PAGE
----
How to Grow Seeds Indoors Without Soil. Growing plants from seeds gives you a much larger variety to choose from than the seedlings in the local nursery. However, in many cases seeds need to be started indoors because the weather is too cold to plant outside. Many types of seeds need to be started 9 or 10 weeks before the last frost so they have...
Growing plants from seeds gives you a much larger variety to choose from than the seedlings in the local nursery. However, in many cases seeds need to be started indoors because the weather is too cold to plant outside. Many types of seeds need to be started 9 or 10 weeks before the last frost so they have enough time to reach maturity before the growing season ends. While it is a large time investment, it's easy to grow seeds indoors with a soil-free starter mix.
Seed-starting mixes are finely textured and shouldn't contain the heavy, coarse particles of soil. In a 5-gallon bucket, mix 1 part sphagnum peat moss, 1 part sifted compost and 1 part vermiculite. If available, add 2 cups of worm castings. Use coir as a peat substitute on a 1-to-1 basis if you need to increase the water retention or pH. Sterilize your mix to decrease problems with fungus by putting moist potting mix into the oven at 250 degrees Fahrenheit for 30 minutes.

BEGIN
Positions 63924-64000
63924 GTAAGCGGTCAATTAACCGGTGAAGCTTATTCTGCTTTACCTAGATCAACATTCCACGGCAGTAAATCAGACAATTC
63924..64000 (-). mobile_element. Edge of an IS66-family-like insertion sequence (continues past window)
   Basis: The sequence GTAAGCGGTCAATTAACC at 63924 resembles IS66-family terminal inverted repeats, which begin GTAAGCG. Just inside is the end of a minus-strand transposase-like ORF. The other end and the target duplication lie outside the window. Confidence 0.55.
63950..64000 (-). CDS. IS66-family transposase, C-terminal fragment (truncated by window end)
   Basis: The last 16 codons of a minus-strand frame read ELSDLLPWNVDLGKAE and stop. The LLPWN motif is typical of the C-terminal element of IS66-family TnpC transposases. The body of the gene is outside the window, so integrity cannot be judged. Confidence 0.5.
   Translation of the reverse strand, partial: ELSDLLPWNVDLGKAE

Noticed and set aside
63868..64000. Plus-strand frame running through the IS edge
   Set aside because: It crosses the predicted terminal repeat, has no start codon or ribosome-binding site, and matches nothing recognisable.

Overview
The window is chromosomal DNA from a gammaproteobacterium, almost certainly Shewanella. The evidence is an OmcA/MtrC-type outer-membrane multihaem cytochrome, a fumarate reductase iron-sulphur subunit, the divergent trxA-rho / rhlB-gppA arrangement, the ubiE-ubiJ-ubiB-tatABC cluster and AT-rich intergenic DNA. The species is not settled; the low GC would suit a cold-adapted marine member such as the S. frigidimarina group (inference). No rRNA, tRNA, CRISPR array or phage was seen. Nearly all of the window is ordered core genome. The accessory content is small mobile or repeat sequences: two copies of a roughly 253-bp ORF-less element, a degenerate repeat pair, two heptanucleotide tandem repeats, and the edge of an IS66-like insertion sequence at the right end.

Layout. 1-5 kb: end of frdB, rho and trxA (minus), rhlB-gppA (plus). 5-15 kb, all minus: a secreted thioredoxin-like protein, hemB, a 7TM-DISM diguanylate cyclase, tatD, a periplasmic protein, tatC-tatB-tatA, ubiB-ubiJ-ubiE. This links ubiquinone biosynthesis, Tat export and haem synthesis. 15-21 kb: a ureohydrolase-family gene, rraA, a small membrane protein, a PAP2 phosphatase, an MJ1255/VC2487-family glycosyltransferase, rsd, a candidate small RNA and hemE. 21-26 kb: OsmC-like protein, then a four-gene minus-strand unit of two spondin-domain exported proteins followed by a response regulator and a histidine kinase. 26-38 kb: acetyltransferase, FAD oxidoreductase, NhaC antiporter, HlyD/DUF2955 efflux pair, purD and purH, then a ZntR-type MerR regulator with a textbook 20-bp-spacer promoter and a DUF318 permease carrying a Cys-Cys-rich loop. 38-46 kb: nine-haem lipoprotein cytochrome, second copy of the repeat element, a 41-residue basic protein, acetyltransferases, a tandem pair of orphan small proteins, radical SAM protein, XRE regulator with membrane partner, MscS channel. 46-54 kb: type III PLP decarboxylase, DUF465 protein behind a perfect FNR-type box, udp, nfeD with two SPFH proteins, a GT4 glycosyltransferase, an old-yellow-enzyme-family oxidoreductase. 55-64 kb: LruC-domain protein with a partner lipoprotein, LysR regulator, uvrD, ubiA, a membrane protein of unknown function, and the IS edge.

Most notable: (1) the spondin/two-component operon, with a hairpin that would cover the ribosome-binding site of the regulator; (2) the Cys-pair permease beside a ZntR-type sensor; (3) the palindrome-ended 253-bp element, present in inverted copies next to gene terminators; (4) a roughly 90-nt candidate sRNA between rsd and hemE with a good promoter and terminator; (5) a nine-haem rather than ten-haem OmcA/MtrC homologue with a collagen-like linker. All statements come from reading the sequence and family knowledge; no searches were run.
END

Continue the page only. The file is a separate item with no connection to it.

Planting seeds in separate containers helps to make the transplant process easier, but planting in a flat tray saves space when starting a lot of seeds. Fill your container to 3/4 inch from the top with your soil-free starter mix and moisten. If planting together in a tray, sow the seeds in rows 1 to 2 inches apart.. Larger seeds, like melon seeds, should be planted in separate containers to avoid root damage when transplanting. Cover the seeds with your starter mix to a depth of 2 times the diameter of the seed being sown, then cover the tray with a lid.
Keep the seeds between 65 to 75 degrees Fahrenheit until they germinate and a seedling breaks the surface of the starter mix, then remove the lid. The new seedlings need 14 to 16 hours of light and consistently moist starter mix to grow well. Thin seedlings to one plant per container or one plant every inch in a tray. When the second set of leaves appears, apply half-strength, all-purpose fertilizer for several days, and then apply full strength fertilizer every two weeks until it is time to transplant.
When the outdoors temperature is 45 degrees Fahrenheit or warmer, begin the transition from indoors to outdoors by placing the seedlings outdoors for just a few hours a day, reducing watering and fertilizing at the same time to harden stems without letting the plants wilt. Gradually increase the time the plants spend outdoors for two weeks, when they are finally ready to be transplanted into the garden.
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